Suspend Your Disbelief

Posts Tagged ‘asian american lit’

Shop Talk |

2010 Asian American Short Story Contest–DEADLINE EXTENDED

Hyphen Editor Neelanjana Banerjee reports that due to excellent response to the 2010 Asian American Short Story Contest, the contest deadline has been extended to April 12, 2010. As a reminder, the contest is open to all writers of Asian descent living in the United States and Canada, and there is no required theme. This year’s judges are Alexander Chee and Jaed Coffin. Ten finalists will receive a one-year subscription to Hyphen and a one-year membership to Asian American Writers’ Workshop, and one grand prize winner will also receive $1,000 and publication in Hyphen. Read our earlier post about the […]

Reviews |

Long for This World, by Sonya Chung

The cover of Sonya Chung’s debut novel, Long for This World (Scribner, March 2010), shows a young woman gazing out over a wide ocean, raising a camera to her eye. Chung’s main character is a photographer, but that’s not the only reason this cover is so apt. The novel unfolds like a collection of intimate snapshots, telling a story of loss and unexpected renewal.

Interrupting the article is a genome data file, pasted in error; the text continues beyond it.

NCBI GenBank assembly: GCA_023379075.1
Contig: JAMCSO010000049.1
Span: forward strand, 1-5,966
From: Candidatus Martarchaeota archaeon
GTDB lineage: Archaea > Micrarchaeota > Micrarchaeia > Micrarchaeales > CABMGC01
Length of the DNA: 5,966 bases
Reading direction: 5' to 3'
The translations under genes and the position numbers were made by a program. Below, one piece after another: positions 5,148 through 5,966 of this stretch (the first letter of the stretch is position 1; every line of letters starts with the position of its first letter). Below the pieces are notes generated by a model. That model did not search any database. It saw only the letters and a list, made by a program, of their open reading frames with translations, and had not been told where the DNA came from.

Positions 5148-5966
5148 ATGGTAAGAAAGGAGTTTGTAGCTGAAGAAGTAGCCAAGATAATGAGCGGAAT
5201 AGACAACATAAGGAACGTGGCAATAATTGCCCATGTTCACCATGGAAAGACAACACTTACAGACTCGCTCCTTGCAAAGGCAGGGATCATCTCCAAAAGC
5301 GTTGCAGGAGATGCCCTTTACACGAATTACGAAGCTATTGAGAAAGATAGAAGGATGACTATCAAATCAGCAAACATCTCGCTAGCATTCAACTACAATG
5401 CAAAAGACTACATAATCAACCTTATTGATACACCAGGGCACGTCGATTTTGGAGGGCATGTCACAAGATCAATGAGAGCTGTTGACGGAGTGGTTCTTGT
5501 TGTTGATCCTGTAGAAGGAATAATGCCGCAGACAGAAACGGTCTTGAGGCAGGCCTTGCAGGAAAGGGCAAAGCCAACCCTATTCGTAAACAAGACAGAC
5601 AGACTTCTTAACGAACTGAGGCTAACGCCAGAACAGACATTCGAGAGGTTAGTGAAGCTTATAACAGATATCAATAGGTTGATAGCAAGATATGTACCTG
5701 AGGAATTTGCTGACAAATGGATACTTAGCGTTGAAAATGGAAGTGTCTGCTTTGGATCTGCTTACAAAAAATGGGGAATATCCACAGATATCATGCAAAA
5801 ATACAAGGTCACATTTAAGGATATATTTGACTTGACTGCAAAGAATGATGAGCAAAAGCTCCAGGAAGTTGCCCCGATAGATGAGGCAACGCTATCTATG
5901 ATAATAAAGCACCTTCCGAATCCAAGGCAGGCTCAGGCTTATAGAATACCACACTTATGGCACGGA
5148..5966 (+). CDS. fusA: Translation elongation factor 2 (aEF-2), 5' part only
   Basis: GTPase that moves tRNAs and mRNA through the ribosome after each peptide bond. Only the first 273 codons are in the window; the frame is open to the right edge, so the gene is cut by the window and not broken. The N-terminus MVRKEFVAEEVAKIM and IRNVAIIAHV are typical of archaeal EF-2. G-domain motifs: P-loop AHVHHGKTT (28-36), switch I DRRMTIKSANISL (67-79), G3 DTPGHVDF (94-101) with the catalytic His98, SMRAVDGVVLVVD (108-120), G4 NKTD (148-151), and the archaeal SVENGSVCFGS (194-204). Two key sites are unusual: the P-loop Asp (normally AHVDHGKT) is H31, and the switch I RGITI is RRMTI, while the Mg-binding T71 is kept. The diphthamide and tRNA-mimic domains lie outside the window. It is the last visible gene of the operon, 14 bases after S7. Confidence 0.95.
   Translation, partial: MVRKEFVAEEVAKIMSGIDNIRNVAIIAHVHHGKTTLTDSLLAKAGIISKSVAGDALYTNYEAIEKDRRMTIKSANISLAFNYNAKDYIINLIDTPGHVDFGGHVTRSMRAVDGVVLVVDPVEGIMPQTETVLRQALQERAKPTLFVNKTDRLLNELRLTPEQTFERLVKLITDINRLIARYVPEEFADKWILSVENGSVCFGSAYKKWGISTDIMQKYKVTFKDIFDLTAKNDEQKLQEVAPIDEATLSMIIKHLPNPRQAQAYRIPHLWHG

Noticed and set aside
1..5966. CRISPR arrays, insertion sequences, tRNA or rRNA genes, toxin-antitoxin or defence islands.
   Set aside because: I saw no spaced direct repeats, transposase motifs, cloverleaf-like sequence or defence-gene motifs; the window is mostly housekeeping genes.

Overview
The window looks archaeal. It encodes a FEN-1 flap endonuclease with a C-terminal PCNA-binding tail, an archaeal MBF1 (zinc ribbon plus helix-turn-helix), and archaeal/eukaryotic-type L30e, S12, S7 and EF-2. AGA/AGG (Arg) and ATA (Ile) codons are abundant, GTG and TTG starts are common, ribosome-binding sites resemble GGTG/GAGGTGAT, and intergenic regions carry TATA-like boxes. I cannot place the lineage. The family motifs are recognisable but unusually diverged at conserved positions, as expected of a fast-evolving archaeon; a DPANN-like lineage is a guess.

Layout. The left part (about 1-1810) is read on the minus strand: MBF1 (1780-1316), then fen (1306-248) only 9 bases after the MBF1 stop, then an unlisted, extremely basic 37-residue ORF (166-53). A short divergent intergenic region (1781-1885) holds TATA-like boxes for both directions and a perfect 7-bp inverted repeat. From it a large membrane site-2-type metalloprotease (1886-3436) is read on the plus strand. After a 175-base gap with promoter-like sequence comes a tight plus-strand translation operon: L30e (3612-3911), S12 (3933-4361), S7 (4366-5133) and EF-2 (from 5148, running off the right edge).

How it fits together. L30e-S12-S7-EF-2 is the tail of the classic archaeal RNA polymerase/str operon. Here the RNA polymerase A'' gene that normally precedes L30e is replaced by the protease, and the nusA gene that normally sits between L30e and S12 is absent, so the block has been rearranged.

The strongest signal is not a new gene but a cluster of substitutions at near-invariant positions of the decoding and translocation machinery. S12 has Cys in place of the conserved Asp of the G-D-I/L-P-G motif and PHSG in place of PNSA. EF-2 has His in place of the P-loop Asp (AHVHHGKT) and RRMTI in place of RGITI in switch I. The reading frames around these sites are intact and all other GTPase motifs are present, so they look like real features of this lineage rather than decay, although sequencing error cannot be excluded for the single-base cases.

Shop Talk |

2010 Asian American Short Story Contest

Entries are now being accepted for the 2010 Asian American Short Story Contest–the only national, pan-Asian American writing competition of its kind. The contest’s sponsors are two of the leading promoters of Asian American literary arts: Hyphen magazine is a non-profit news and culture magazine and blog that focuses on exploring Asian American identity, and the Asian American Writers’ Workshop (AAWW) is the most prominent organization in the country dedicated to exceptional literature by writers of Asian descent. Fiction Writers Review is proud to be a media partner for the 2010 contest. This year’s judges are Alexander Chee and Jaed […]

Interviews |

Listening to the Tiny Voice: An Interview with Kathryn Ma

Neela Banerjee talks with Kathryn Ma, the first Asian American to win the Iowa Prize in that contest’s 40-year history. Ma channels rage and its antidote, humor, in her debut collection, All That Work and Still No Boys, which features unapologetically Asian American characters who don’t do any cooking or talking to ghosts.